Small and Medium Enterprises or SMEs as they are commonly known play a major role in all global economies. They account for 90% of businesses and 50% of employment worldwide. From a bank’s perspective SMEs generate annual global revenue of around $850 billion and 80% of banks view this segment as a priority growth area.
It is not just banks who see the growth potential of the SME market; fintechs such as Sage and iZettle are offering SME credit and other banking services on top of their respective accounting and payments solutions, challenger banks such as Starling and OakNorth have launched SME-focussed products over the last couple of years and in Singapore, Hong Kong and Malaysia digital banks are emerging with the support of new licensing programmes with the specific goal of serving the SME market.
However, even with all this taken into account, SMEs continue to be an underserved market that come up against numerous challenges when it comes to banking. To drive the growth and revenues that they want, banks need to rethink the products and services that they are offering SMEs and redesign the processes and tools for their delivery.
Open Banking which has come to the fore as the catalyst for bank and fintech cooperation has been shaking up the retail banking sector for some time and the advantages for retail customers are clear, but how can Open Banking help banks to better serve the SME market?
Open Banking encourages (or in some cases forces) traditional banks to open up the transactional data store they have and share it with third parties and fintechs to provide customers with data-driven and personalised experiences, products and services.
How can Open Banking help banks to serve the SME market?
- Improving credit infrastructure
- Providing real-time cashflow management
- Enhancing product offerings.
- Improving Credit Infrastructure
- Real-time Cashflow Management
- Enhanced Product offerings
Access to credit is one of the biggest hurdles for SME businesses. Risk-averse banks have been reluctant to give out credit to SMEs since the 2008 global recession, and a similar situation is now expected with the looming recession fuelled by the COVID-19 pandemic. What’s more, banks have limited information to make decisions about the creditworthiness of SME customers and so require statements and credit scores from them to prove their financial stability. Organising this information can be time-consuming and difficult for cash-strapped SMEs and for the banks.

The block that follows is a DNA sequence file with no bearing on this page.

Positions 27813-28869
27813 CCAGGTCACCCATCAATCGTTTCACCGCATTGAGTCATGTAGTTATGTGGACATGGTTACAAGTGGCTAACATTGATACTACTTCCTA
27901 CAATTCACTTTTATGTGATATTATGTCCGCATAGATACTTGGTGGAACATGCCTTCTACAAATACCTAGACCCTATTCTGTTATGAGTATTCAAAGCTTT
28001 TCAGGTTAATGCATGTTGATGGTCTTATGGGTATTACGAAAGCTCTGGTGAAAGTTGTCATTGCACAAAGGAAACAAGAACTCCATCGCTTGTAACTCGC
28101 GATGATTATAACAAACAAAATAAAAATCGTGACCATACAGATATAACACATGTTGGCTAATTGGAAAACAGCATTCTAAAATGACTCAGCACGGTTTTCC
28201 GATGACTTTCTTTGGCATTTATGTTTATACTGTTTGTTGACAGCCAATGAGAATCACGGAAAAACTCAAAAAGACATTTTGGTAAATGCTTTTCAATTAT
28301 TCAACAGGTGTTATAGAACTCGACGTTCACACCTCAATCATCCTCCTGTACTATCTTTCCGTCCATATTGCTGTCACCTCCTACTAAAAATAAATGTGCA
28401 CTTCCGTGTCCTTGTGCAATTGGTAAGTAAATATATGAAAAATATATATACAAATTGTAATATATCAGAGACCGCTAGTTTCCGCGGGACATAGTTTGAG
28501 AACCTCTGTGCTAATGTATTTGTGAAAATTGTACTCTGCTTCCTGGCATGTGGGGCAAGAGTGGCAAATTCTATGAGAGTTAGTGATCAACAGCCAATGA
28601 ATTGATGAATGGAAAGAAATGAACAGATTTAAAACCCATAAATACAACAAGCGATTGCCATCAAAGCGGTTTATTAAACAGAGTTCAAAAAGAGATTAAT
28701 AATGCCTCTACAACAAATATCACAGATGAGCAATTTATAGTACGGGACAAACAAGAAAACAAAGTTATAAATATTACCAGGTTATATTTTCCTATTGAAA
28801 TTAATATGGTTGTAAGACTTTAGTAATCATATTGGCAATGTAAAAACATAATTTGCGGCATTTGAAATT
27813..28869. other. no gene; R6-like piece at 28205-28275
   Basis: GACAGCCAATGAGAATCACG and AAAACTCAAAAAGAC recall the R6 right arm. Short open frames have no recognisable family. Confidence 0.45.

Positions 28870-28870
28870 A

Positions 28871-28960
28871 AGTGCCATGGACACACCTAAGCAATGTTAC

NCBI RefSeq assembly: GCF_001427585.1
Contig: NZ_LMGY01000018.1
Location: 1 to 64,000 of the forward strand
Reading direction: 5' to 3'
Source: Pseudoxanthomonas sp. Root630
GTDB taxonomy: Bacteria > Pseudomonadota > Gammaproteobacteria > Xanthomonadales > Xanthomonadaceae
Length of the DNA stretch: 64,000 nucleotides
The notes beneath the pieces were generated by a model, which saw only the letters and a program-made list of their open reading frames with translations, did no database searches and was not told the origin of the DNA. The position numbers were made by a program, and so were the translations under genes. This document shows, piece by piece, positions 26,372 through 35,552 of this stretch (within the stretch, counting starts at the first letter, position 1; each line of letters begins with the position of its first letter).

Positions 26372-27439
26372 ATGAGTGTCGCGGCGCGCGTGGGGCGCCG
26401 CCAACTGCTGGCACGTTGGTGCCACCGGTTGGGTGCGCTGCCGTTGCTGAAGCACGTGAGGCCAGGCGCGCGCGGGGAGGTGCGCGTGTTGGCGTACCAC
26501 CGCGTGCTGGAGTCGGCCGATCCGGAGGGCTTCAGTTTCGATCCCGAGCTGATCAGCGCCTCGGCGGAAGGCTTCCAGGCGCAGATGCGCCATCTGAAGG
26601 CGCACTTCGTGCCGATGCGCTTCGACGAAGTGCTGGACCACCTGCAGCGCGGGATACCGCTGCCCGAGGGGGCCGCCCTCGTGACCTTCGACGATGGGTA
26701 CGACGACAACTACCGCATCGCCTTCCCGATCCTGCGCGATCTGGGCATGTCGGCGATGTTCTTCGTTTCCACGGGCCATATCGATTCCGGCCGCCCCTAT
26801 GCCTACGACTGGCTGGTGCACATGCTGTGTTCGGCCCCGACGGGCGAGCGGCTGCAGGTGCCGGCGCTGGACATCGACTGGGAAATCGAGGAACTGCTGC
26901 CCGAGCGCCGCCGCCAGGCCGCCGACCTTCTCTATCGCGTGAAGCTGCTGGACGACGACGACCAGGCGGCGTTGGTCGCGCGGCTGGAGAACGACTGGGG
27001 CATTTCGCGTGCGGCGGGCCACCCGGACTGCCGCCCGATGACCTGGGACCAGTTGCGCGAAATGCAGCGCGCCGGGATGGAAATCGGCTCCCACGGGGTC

Open Banking can address this problem by giving banks access to an enhanced aggregated view of all the SME’s accounts and credit history from multiple banks and other sources, allowing them to make better and less risky decisions in a shorter time and with minimal effort.
New credit comparison tools will also become available thanks to Open Banking that allow SMEs to compare the credit that is available to them, enabling them to make the best financial decision for their business.
For SME business owners, their days are busy, and their plates are full. Keeping a close record of income and expenses can be time consuming and at times can fall down the priority list of things to do, leaving SME businesses in danger of running into cash flow problems.
Account aggregation coupled with real-time forecasting tools give SME business owners a holistic view of their finances from multiple accounts, enabling them to manage their cashflow effectively and preventing future cashflow issues from arising.
Having access to SMEs’ full account information, spending patterns and activities can enable banks to offer deals and personalised product offerings that improve the customer experience and help SMEs to manage their finances better.
Connecting with and offering third party products to SMEs through the banks’ digital channels not only connects SMEs with suitable products and offers but can also function as a new revenue stream for the banks, increase customer loyalty and build strong relationships with innovative external providers.
The SME market is a huge growth opportunity for traditional and new banking players. In order to stay competitive traditional banks will need to find new ways to support their SME base. By taking advantage of the benefits of Open Banking, these players can provide innovative and personalised products and services with less risk and increased revenue opportunities, all while making the lives of their SME customers easier.